Waxworms are excellent, but expensive. Proprietary foods for insect-eating birds, such as ant pupae and insectivorous and softbill food are available from bird food suppliers and pet shops. Insect food appropriately offered can attract treecreepers and wrens.

Cooking fat

Fat from cooking is bad for birds. The problem with cooked fat from roasting tins and dishes is that the meat juices have blended with the fat and when allowed to set, this consistency makes it prone to smearing, not good for birds' feathers. It is a breeding ground for bacteria, so potentially bad for birds' health. Salt levels depend on what meat is used and if any salt is added during cooking.

Lard and beef suet on their own are fine as they re-solidify after warming and as they are pure fat, it is not as suitable for bacteria to breed on. 

Polyunsaturated margarines or vegetable oils

These are unsuitable for birds. Unlike humans, birds need high levels of saturated fat, such as raw suet and lard. They need the high energy content to keep warm in the worst of the winter weather, since their body reserves are quickly used up, particularly on cold winter nights. The soft fats can easily be smeared onto the feathers, destroying the waterproofing and insulating qualities.

Dog and cat food

Meaty tinned dog and cat food form an acceptable substitute to earthworms during the warm, dry part of the summer when worms are beyond the birds' reach. Blackbirds readily take dog food, and even feed it to their chicks.

Dry biscuits are not recommended as birds may choke on the hard lumps. It is sometimes added to cheaper seed mixtures for bulk. Soaked dog biscuit is excellent, except in hot weather as it quickly dries out. Petfood can attract larger birds such as magpies and gulls, and also neighbourhood cats. If this is likely to be a problem, it is best avoided.

Milk and coconut

Never give milk to any bird. A bird's gut is not designed to digest milk and it can result in serious stomach upsets, or even death. Birds can, however, digest fermented dairy products such as cheese. Mild grated cheese can be a good way of attracting robins, wrens and dunnocks.

Give fresh coconut only, in the shell. Rinse out any residues of the sweet coconut water from the middle of the coconut before hanging it out to prevent the build-up of black mildew.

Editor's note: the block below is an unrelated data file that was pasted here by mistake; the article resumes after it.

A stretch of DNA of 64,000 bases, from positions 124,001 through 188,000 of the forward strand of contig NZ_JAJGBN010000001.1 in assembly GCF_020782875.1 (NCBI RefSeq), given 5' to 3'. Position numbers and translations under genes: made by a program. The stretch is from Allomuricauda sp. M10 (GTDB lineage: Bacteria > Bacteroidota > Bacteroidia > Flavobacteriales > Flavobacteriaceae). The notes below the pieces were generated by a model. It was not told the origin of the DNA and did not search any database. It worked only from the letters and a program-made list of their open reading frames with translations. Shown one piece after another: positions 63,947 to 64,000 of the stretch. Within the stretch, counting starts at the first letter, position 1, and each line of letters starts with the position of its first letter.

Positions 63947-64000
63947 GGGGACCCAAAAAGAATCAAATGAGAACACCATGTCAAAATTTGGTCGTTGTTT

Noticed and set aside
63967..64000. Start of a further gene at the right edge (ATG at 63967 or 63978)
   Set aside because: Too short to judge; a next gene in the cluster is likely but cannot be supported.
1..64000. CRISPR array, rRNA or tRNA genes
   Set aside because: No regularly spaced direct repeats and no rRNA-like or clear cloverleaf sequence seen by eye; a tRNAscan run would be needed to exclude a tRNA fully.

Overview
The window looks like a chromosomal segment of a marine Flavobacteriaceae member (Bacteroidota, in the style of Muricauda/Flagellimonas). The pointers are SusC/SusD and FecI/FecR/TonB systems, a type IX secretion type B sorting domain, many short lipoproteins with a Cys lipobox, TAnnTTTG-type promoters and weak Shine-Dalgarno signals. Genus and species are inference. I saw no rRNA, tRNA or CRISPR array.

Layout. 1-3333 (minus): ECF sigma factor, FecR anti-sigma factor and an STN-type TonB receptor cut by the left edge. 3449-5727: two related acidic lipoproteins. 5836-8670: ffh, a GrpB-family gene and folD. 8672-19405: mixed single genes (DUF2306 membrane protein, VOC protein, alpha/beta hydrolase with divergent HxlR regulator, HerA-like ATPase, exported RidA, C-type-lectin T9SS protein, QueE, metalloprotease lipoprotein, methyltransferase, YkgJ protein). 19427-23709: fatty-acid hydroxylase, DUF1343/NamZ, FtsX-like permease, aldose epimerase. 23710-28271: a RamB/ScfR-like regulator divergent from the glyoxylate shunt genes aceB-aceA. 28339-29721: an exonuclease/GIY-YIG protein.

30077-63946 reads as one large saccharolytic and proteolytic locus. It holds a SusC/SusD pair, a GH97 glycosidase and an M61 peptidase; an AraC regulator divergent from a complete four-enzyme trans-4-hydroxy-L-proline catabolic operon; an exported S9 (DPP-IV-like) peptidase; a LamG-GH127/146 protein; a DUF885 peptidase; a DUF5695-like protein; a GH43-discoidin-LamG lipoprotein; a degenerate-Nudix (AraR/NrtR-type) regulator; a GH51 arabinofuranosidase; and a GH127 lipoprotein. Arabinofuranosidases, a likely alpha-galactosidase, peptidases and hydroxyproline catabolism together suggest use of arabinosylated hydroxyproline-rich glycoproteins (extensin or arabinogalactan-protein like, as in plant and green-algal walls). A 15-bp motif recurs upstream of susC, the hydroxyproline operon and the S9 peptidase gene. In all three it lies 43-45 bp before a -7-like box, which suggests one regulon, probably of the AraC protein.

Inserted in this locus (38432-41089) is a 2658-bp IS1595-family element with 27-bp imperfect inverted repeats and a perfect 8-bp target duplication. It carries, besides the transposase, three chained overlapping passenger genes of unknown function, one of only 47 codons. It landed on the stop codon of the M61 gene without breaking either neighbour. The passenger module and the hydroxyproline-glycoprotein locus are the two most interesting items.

Desiccated coconut should never be used as it may swell once inside a bird and cause death.

Rice and cereals

Cooked rice, brown or white (without salt added) is beneficial and readily accepted by all species during severe winter weather. Uncooked rice may be eaten by birds such as pigeons, doves and pheasants but is less likely to attract other species.

Porridge oats must never be cooked, since this makes them glutinous and could harden around a bird's beak. Uncooked porridge oats are readily taken by a number of bird species.

Any breakfast cereal is acceptable birdfood, although you need to be careful only to put out small quantities at a time. It is best offered dry, with a supply of drinking water nearby, since it quickly turns into pulp once wetted.

Mouldy and stale food

Many moulds are harmless, but some that can cause respiratory infections in birds, and so it is best to be cautious and avoid mouldy food entirely.

If food turns mouldy or stale on your birdtable, you are probably placing out too large a quantity for the birds to eat in one day. Always remove any stale or mouldy food promptly. Stale food provides a breeding ground for salmonella bacteria, which can cause food poisoning. At least one type of salmonella causes death among such species as greenfinches and house sparrows. Large quantities of food scattered on the ground may attract rats and mice. Rats can carry diseases that affect humans.

What to feed garden birds

Our wildlife adviser Ian Hayward passes on some tips on what to feed birds, and suggests some other ways to attract wildlife to your garden. Published: 15 October 2008